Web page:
A study from the University of Maryland has found that income, educational attainment and political ideology all play into racial disparities in vaccination rates that have left African Americans more vulnerable to COVID-19.
Researchers from the Center for Health Information and Decision Systems (CHIDS) at the Robert H. Smith School of Business breaks down 15 social determinants of health—from vehicle ownership and home internet access to the accessibility of healthcare facilities—to reveal how they correlate to racial disparities in COVID-19 vaccination among white and Black populations. Their study was published in the Proceedings of the National Academy of Sciences.
Combining data from state, federal and other sources, the researchers, Maryland Smith professors Ritu Agarwal, Guodong (Gordon) Gao and Jui Ramaprasad, Smith senior research scientist Michelle Dugas, along with Maryland Smith doctoral students Gujie Li and Junjie Luo, analyzed vaccination data from April 19—when the shots were made available to all U.S. adults and when nearly half had already reported receiving at least one dose—across 756 U.S. counties where pertinent racial data are kept, or half of the U.S. adult population.
They additionally compared the same factors with influenza vaccination disparities, finding that socioeconomic and political factors play a greater role in the context of COVID-19 than the flu.
Meanwhile, an important non-finding, Agarwal said, is any evidence that vaccine hesitancy - is a major contributor to racial disparities in vaccination rates.
“You see in the popular media a dominant narrative about medical mistrust, and discussion of outreach strategy and community engagement, perhaps using churches to reach Black people,” she said. “Our results provide some insight into how to allocate resources, because it is not merely hesitancy driving lower rates—it is perhaps the ability to take a day off work to get vaccinated, or the ability to access information to learn about vaccines.”
Socioeconomics was a major driver of disparity, and counties with higher overall median incomes displayed lower disparities in vaccination rates between Black and white residents. A county in the 75th percentile (with a household median income of about $64,000) compared to one in the 50th percentile (with a household income of about $54,000) showed 1.3 percentage points less racial disparity in vaccination—substantial differences, given overall vaccine rate disparity across counties of 16%. It’s a finding, the researchers wrote, that could suggest the counterintuitive step of protecting everyone more effectively by making additional vaccines available in wealthier areas, where they are more likely to be used, during times of shortage.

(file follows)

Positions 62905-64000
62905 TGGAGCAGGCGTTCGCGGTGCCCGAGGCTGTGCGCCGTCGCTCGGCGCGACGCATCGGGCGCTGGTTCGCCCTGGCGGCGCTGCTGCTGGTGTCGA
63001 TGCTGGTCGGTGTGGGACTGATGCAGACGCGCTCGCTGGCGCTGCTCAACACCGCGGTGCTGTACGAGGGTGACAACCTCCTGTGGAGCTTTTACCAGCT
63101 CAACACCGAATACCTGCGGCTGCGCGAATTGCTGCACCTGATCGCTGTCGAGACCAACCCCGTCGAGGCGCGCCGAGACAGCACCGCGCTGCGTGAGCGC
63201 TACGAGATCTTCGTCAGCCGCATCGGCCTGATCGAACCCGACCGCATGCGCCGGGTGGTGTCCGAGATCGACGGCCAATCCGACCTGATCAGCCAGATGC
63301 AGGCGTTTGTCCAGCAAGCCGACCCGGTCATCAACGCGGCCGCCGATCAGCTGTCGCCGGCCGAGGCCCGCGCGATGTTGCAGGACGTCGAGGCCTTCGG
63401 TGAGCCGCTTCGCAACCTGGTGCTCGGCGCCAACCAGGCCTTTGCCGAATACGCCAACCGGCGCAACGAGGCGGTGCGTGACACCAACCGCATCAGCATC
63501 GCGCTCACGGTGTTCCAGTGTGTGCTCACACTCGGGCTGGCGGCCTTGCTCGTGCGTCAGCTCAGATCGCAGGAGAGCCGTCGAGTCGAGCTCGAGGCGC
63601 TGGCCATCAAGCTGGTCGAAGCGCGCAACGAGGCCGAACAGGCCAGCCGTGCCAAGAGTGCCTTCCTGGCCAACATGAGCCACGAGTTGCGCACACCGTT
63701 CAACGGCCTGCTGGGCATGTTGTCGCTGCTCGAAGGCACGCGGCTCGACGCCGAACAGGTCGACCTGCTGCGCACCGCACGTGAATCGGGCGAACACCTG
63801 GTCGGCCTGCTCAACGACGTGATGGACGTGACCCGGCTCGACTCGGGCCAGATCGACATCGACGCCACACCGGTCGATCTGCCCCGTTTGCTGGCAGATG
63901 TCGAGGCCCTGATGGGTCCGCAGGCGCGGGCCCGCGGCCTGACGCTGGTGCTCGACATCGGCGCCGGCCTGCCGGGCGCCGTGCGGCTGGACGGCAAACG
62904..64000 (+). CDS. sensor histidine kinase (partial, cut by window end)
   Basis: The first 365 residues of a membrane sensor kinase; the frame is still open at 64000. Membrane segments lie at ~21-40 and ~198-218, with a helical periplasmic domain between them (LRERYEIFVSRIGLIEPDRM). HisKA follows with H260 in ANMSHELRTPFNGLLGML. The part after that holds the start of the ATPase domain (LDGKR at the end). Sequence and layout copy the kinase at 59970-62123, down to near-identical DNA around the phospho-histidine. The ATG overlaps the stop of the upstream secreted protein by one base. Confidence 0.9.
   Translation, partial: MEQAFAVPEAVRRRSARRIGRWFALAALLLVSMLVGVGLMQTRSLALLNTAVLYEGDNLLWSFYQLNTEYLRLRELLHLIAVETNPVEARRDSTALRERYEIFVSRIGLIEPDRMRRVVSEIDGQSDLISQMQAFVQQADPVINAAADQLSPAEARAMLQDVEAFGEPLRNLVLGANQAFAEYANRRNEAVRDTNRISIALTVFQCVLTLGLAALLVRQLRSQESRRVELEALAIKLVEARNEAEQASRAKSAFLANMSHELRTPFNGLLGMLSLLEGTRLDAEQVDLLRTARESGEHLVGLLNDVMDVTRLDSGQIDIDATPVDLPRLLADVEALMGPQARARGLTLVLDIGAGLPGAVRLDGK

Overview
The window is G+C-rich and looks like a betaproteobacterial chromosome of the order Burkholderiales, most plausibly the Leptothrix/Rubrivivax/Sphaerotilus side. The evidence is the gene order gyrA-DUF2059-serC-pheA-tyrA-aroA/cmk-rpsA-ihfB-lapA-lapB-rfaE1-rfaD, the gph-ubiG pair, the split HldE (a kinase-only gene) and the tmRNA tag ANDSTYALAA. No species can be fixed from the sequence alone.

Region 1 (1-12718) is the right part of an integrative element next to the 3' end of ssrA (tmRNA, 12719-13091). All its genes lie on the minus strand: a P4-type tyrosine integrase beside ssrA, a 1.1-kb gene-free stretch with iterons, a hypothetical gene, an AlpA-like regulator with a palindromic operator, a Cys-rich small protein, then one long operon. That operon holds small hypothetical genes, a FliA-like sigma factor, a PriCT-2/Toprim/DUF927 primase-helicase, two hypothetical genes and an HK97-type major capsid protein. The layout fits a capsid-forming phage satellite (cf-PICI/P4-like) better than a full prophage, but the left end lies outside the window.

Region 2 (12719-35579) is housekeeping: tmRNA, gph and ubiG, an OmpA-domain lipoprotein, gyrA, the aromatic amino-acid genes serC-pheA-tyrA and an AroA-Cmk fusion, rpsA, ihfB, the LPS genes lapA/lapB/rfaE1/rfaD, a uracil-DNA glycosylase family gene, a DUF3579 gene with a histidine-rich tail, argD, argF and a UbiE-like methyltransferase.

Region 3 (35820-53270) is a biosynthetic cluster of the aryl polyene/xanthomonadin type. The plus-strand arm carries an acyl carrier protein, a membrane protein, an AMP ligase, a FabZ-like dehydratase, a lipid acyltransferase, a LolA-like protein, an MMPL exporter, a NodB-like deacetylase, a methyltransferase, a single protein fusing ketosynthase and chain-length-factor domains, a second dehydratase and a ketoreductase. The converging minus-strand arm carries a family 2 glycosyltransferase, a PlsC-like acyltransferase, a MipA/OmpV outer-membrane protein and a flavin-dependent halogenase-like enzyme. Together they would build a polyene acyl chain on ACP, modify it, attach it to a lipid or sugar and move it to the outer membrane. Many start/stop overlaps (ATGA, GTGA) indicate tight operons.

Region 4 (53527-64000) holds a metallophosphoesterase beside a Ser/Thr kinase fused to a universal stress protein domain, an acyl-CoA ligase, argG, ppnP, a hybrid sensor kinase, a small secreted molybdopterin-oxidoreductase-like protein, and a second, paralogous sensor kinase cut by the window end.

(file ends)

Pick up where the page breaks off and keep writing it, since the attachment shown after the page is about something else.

County-level disparities in high school graduation rates were another important driver of unequal COVID-19 vaccination rates between races, the researchers found. Those that rank in the 75th percentile of educational disparity have a 10.7 percentage point difference in high school graduation rates between white and Black residents, along with a coronavirus vaccination disparity of 2.7 percentage points higher than a county with equal graduation rates.
Politics is also key, but in a way that might be surprising. The stronger the Republican turnout in a county, the researchers found, the greater the parity that existed between Black and white COVID vaccination rates. Each 2.5% point increase in a Republican vote-share correlated to a 1% point decrease in vaccine disparity across racial lines, with analysis showing that the seemingly reduced disparity is due to a lower white vaccination rate, rather than a higher Black vaccination rate.
What’s clear from the results, the researchers said, is that socioeconomic and political environments create public health barriers for vulnerable populations and society as a whole—ones the United States must find a way to surmount.
“Failure to address these structural barriers poses the dual risks of additional lives lost and a significant slowdown in progress toward ending the COVID-19 pandemic or combatting similar future outbreaks,” they wrote.